Stephen felt he could not simply attack the castle of the queen dowager. Instead he felt obliged to allow safe conduct of Matilda to the rebel centre of Bristol. Stephen's inability to act ruthlessly against women was probably also a factor. Once in Bristol Matilda found allies amongst those marcher lords who had felt unsupported in their struggle with the Welsh. Hostilities soon broke out, and Stephen found himself fighting a civil war. Then on 2nd February 1140 Stephen suffered a catastrophic defeat at Lincoln. Naturally this was widely seen by Church writers, and actually by Stephen himself, as divine retribution for his treatment of the bishops. Stephen after fighting bravely at Lincoln was put in chains in Bristol Castle. But even at this time of complete humiliation for Stephen there still wasn't "anarchy". There was only disorder in the places where the two sides met, in the limited war zones. In the rest of the country, as Crouch points out, life continued on as normal.
Empress Matilda's triumph did not last long. She won temporary support from Londoners, and for a short time it looked as though she would actually be crowned queen at Westminster. But then it seems arrogance, and the denial of requests for privileges, lost her London's support. On 24th June 1141 a mob drove Matilda out of Westminster, forcing her to flee to Oxford. By the end of 1141 Matilda's position had weakened to the point where she even lost control of the imprisoned king. Stephen was released in return for the release of Robert of Gloucester who was being held at Rochester Castle. This simultaneous release took place in November, and on Christmas Day 1141 Stephen was re crowned.
Empress Matilda now set about fortifying her last bastion in Oxford. She had some breathing space, while Stephen fell into a state of nervous exhaustion. We might even call this a breakdown today. But by August 1142 Stephen had recovered his strength. After victories over Matilda's supporters in Wareham and Cirencester, the royal army arrived at Oxford on 26th September 1142, trapping Matilda in Oxford Castle. The siege was to continue until December 1142, Oxford Castle being continually battered by siege engines. Then on a snowy December night, with an escort of a few knights, Matilda managed to climb over the castle walls and escape across the frozen Thames just below the western castle walls. She fled to friends at Wallingford. The castle surrendered the next day. Stephen with characteristic magnanimity offered the garrison easy terms of surrender.
Norman ramparts at Old Sarum Castle
Stephen then pursued Matilda, and by spring of 1143 he had gathered a large army at Wilton just outside Salisbury in Wiltshire. The plan was to attack the rebel garrison in Old Sarum Castle. But the royal army was surprised by Earl Robert of Gloucester's forces. Robert attacked during the evening just as the king and his household were settling down to sleep, scattering the royal army. Following this defeat the war became a stalemate, with England's powerful nobles supporting neither side with enthusiasm. Most tried to remain neutral and preserve their own property. Slowly, however, the situation started to turn Stephen's way. At the end of 1145 Earl Robert's son defected to Stephen, weakening the rebel position considerably. Then in October 1147 Robert of Gloucester died, Matilda's campaign losing its greatest leader. This marked the end of Matilda's hope for the throne. She left for Normandy in February 1148, and handed her cause over to her young son, Henry Plantagenet. He had been brought to England occasionally as a reminder that as Henry I's grandson, the line of that popular king lived on in Matilda. He had even fought his own little crazy campaign in 1147, during which he had ran out of money. Young Henry was bailed out and sent home by of all people, kind hearted Stephen.
Church historians portrayed Stephen for hundreds of years as morally lacking, when in fact it was his essentially good nature which caused him problems. He found it hard to be ruthless with women and foolish young men setting out on silly adventures. In 1150 Stephen was fighting rebels led by John Fitz Gilbert in the Severn Valley. John used his five year old son William Marshall as a hostage for good faith when he negotiated a truce with the King. John broke the terms of the truce by resupplying his castle, thus leaving young William to the mercy of the king. In a biography he would later write, William Marshall described how Stephen's advisors suggested several painful deaths for their hostage. Stephen ignored his bloodthirsty advisors and took the boy into his household for over a year as a page. "William records a priceless memory of being with the king (a distinguished man now approaching sixty) in his flower-strewn royal tent in the siege camp, playing a child's game of knights, with straw dolls" (Crouch P 260). Perhaps John Fitz Gilbert knew that Stephen wouldn't harm his son. Stephen had always had a soft spot for children, just as he had for women. His wife was devoted to him, and had fought tirelessly for him while he was in prison in Bristol. Her death on 3rd May 1152 was a terrible blow for Stephen.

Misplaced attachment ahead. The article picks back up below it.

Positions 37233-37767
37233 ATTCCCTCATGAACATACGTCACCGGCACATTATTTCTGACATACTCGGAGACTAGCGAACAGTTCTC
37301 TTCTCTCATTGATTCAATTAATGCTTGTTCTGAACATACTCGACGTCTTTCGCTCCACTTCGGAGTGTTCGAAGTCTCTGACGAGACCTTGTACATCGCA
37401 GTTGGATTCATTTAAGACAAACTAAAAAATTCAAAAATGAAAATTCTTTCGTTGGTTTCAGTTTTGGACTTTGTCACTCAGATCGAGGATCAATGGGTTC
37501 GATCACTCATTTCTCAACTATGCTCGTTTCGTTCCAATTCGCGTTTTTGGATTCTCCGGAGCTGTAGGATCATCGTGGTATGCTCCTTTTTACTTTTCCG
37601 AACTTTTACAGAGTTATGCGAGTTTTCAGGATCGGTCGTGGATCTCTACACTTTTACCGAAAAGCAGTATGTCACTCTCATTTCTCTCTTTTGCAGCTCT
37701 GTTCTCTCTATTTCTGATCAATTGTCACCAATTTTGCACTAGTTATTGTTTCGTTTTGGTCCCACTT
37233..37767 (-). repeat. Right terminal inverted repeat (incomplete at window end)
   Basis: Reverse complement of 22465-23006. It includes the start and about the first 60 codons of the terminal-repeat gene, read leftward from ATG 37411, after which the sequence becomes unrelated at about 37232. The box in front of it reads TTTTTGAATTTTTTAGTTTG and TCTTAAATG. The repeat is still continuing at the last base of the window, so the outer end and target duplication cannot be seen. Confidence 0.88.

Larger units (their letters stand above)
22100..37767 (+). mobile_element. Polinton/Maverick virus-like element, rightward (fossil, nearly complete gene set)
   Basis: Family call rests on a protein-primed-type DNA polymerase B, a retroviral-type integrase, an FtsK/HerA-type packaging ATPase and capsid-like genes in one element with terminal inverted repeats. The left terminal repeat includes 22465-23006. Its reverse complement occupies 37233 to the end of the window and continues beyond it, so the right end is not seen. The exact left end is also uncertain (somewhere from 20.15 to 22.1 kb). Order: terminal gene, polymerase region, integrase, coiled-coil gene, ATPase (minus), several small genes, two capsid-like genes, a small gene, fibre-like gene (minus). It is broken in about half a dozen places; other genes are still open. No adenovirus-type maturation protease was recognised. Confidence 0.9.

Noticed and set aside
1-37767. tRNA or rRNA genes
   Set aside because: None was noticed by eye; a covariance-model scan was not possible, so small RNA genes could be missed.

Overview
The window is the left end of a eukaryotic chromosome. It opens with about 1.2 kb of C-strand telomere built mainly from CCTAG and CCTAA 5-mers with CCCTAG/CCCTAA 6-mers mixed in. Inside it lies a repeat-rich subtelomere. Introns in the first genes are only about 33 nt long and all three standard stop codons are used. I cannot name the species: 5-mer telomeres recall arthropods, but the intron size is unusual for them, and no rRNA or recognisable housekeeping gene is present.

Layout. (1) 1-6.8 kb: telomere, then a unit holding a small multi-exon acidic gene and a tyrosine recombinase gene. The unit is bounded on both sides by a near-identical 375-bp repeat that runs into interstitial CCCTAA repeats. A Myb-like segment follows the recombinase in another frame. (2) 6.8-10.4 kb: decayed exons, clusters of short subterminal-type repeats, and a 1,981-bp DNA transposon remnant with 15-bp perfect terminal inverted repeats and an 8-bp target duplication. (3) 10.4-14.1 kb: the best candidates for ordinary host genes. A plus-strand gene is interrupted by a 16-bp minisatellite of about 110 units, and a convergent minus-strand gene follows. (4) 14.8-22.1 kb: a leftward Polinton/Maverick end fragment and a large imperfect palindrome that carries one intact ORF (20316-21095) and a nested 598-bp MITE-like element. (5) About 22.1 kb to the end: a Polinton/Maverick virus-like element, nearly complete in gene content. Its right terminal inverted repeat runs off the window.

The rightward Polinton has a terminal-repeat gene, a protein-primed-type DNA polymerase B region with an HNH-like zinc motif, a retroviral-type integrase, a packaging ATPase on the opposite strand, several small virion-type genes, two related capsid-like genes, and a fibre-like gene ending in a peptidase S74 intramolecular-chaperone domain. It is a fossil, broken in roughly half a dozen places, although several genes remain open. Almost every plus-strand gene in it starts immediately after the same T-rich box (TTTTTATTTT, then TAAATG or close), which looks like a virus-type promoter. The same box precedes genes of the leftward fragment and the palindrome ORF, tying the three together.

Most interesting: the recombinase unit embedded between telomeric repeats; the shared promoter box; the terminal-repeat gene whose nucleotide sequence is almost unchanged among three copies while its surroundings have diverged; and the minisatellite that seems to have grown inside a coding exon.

With Empress Matilda retiring to Normandy, her son Henry quickly moved to take up his own cause. He landed in England and immediately advanced to Malmesbury and laid siege to the castle there. Stephen tried to relieve Malmesbury, but his relief column was beaten back by freezing weather, and the indifference of leading barons. At Wallingford in August 1153 Stephen had a real chance to defeat Henry, but his army refused to fight. The barons were simply tired of fighting, and started peace talks amongst themselves. Stephen saw the way things were going and did not struggle against events. The king and Henry met at Winchester on 6th November 1153. A settlement was reached where Henry was designated Stephen's successor. In return Henry swore loyalty to Stephen. King and duke made a joint progress from Winchester to London in early December, crowds cheering as they passed. The war was over. In mid March 1154 Henry returned to Normandy.
Henry did not have long to wait. In October 1154 news arrived of Stephen's death. He had spent his last days in Dover Priory, and died there on 25th October. As for how Stephen was then judged, his fate shows the arbitrariness of historical judgments. As Frank Barlow says in The Feudal Kingdom of England the Durham Chroniclers judged Stephen favourably because he had helped repel the Scots. Meanwhile the English ecclesiastical chroniclers, offended by Stephen's matter of fact attitude to Church corruption, laid the foundations for his poor reputation in later times. As Barlow says: "Probably no two men thought alike: everything turned on a person's place or on fortune's swinging wheel" (P233).
From my place on fortune's swinging wheel, my view of Stephen is favourable. He deserves to be better known and judged beyond the usual cliches that have attached themselves to his reign.